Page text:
Friday, September 16th
10-11 p.m.: Season Debut of 20/20 on ABC
New series synopses:
Ringers is the much anticipated return of Sarah Michelle Gellar to network TV. She plays estranged twin sisters, Bridget and Siobhan. Bridget a recovering addict who is a key witness in a murder trial goes to visit her estranged twin sister Siobhan. Siobhan is married and wealthy, but her perfect life isn’t perfect, as Bridget discovers when she assumes her sister’s identity after Siobhan apparently dies at sea.
H8R is a new reality series from The CW hosted by Mario Lopez in which celebrities confront their biggest haters and try to make them realize that their animosity is misguided. featured celebrities include Snooki, Kim Kardashian and Jake Pavelka, while others booked for the series include Kat Von D, Eva Longoria, and Barry Bonds.
Up All Night from NBC stars Christina Applegate and Will Arnett in a comedy about a couple trying to cope with parenthood in the modern world. In this case that means a career woman mom with a vulnerable and needy boss played my Maya Rudolph, and a stay at home dad.
Free Agents is NBC’s remake of a British comedy. This version stars Hank Azaria as Alex, a newly divorced man and Kathryn Hahn as a woman whose fiance recently died. They have a drunken one night stand and the series deals with the awkwardness between the two of them which is magnified since they work together at an advertising agency run by Stephen (played by Anthony Stewart Head, the only hold-over from the original British cast).
The Secret Circle follows The Vampire Diaries on The CW, which is only fitting since both are based on the novels of L.J. Smith. The story focuses on Cassie Blake, who moves to live with her grandmother in Chance Harbor Washington. There she discovers that not only is she the latest in a long line of witches, but she’s the last member needed to complete a coven of teenaged witches known as “The Secret Circle.”
Thursday, September 08, 2011
Right now I have a headache and heartburn, largely caused by things that this computer is doing to me, so let’s keep this short and sweet. It is our last Emmy Poll and as always there is only one rule: vote for the series that you think should win the Emmy for Outstanding Drama Series rather than for the show you are sure will win…if they aren’t one and the same that is. I enjoy getting your comments and responding to them here, so please feel free to comment on the relative merits of the nominees.
Deadline for this poll is Saturday, September 17 at Noon (not that I’ve ever made the Noon deadline myself of course). That’s the day before the Emmys are broadcast on FOX.
I’ve stated often enough that I don’t watch a lot of sitcoms. The rare exception is The Big Bang Theory which I find hilarious. Thus I’m not really equipped to discuss the relative merits of the various shows that are nominated. However, this time around we have enough comments to get a feeling of the people who voted…even if a few “spammy” comments slipped through.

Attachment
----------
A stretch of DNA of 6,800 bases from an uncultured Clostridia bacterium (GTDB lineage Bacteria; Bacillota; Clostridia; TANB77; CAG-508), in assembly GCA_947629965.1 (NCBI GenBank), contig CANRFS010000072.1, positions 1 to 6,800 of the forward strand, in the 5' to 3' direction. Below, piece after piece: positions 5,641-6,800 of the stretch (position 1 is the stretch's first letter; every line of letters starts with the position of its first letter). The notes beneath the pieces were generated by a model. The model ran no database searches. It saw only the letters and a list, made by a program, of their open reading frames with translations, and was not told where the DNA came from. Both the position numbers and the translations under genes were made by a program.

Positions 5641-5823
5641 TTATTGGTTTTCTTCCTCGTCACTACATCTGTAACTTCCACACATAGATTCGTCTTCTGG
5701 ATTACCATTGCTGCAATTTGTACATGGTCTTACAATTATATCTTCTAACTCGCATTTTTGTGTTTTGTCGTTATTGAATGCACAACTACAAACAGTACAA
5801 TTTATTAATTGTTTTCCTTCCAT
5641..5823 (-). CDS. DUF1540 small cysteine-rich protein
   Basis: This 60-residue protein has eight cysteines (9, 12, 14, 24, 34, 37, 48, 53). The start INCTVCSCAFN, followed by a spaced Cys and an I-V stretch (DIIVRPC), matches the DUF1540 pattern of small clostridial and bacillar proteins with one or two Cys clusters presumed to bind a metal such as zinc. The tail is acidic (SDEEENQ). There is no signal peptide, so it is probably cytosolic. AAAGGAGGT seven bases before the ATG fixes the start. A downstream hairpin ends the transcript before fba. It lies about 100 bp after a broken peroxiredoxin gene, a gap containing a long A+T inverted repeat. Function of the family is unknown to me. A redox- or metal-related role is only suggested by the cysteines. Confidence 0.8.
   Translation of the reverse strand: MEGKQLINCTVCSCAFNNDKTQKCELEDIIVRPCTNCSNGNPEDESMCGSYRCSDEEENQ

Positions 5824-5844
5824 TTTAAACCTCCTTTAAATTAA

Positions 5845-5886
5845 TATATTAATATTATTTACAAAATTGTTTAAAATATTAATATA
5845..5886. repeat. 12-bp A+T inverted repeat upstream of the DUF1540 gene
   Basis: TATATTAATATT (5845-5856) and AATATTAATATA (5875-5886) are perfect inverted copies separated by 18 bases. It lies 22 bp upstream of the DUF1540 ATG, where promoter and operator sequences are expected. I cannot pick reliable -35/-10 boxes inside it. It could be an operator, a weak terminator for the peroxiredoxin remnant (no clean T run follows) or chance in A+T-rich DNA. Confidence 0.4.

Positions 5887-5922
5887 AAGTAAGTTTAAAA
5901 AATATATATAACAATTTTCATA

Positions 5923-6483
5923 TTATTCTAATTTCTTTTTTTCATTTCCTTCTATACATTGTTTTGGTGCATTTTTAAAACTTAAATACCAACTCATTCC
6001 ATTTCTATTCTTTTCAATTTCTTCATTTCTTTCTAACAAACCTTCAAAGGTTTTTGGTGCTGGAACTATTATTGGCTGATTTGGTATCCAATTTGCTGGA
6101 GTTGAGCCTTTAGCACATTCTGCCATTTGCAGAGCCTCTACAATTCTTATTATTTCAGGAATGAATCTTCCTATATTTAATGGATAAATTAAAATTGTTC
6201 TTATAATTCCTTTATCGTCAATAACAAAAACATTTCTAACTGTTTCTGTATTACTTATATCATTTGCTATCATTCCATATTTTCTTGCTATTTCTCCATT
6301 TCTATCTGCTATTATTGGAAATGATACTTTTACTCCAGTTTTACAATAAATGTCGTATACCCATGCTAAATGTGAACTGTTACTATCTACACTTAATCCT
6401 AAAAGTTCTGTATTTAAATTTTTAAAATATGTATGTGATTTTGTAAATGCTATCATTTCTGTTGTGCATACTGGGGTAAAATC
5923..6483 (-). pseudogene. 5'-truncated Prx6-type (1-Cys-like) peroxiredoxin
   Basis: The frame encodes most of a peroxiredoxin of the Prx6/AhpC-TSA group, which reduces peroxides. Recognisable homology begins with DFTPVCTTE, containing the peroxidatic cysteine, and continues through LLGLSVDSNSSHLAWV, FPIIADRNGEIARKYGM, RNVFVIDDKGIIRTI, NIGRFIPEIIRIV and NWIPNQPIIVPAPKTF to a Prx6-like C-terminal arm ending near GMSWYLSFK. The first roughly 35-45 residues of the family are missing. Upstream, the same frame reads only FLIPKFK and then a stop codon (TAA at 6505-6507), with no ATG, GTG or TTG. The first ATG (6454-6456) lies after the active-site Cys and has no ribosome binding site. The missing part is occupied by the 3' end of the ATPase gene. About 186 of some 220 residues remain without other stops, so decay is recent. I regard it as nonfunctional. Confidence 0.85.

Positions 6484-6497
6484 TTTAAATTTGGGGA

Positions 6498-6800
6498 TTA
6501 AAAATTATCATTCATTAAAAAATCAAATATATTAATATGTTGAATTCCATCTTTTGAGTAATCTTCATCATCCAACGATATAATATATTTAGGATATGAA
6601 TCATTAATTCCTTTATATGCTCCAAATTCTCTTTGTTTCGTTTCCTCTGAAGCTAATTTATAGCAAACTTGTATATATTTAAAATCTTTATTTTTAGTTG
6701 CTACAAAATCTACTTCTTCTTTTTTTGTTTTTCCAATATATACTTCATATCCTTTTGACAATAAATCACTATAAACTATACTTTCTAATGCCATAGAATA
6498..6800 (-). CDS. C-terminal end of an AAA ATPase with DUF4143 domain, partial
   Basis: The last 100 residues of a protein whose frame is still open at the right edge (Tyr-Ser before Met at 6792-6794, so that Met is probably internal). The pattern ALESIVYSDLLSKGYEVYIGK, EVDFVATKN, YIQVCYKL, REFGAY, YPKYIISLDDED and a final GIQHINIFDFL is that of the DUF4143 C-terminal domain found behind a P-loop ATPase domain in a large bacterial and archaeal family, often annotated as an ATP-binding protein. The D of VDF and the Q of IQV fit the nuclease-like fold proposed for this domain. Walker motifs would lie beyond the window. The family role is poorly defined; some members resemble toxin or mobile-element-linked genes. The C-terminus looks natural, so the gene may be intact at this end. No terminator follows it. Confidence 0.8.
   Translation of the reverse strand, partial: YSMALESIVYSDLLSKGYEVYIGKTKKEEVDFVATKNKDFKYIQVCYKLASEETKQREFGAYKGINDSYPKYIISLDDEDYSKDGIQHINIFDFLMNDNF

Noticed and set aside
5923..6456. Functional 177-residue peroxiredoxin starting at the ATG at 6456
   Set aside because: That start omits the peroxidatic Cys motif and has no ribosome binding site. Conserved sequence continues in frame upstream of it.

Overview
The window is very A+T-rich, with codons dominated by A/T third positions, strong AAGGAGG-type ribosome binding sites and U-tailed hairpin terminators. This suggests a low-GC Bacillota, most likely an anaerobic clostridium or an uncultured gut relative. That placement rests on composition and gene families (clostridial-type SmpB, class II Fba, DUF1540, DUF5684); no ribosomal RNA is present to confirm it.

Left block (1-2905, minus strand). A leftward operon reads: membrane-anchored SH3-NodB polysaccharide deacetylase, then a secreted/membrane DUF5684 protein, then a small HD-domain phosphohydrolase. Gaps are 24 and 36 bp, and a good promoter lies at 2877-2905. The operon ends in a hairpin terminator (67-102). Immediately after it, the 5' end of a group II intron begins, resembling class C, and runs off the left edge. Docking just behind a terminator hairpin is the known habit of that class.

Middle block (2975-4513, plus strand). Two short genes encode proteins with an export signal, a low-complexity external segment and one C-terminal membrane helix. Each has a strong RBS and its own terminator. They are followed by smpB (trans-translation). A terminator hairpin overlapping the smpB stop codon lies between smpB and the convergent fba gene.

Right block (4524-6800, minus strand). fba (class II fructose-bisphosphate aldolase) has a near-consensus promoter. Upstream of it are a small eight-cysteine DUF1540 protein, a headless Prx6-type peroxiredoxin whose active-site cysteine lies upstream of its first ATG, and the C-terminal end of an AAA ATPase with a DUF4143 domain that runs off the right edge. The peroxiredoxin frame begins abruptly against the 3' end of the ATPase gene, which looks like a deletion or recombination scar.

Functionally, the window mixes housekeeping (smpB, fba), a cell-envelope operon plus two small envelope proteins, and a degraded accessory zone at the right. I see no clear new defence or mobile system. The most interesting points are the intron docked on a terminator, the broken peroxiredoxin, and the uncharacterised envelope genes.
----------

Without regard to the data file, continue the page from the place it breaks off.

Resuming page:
First up we have this from Todd Mason:
COMMUNITY was actually better than this slate, but only a bit better than PARKS and 30 ROCK. GLEE and MODERN FAMILY don't belong on the ballot.I happen to agree with you about Glee. The thing is that I don’t know where the show really fits. It gets lumped into the comedy area because it has music and the inevitable association of “musical” is with “comedy.” Just my opinion of course.
Next this statement in support of this stance from Roger Owen Green:
I don't care what they say: Glee is not a comedy! (And neither is Nurse Jackie.)I agree, particularly about Nurse Jackie. Of course the show wasn’t nominated as a Comedy this year though star Edie Falco was.
My good friend Toby O’Brien had this to say:
Although I enjoy all but "Glee" among the nominees, but only "Parks & Recreation" really took it to a higher plane this year. "Modern Family" and especially "30 Rock" had too many off episodes.....I’ll take your word for it.
Alex wrote this:
I have to go with Parks & Recreation. Over the past few years, it's found its groove and stepped up its comedy game. Glee is, although entertaining, fundamentally not a good show. It focused on cheap, instant laughs and thrills rather than character development.I think that the comments about Glee may be right on the mark. Based on some reported slippage in the ratings this past year it may be that the public is growing tired of the Glee “formula.”
Finally we have this from Tom Myler expressing a minority opinion:
Contrary to what of people think, The Office did great this past season! The final arc after Michael Scott left was hilarious.This definitely does seem to be a minority opinion, even to your point about the arc after Michael Scott left. While there were some moments that professional critics found to be excellent, like the episode where Dwight ran the Scranton branch, many thought there were too many gimmicks in those final episodes. Adding to that is some negative reaction to a lot of the earlier episodes.
New poll up in a few minutes.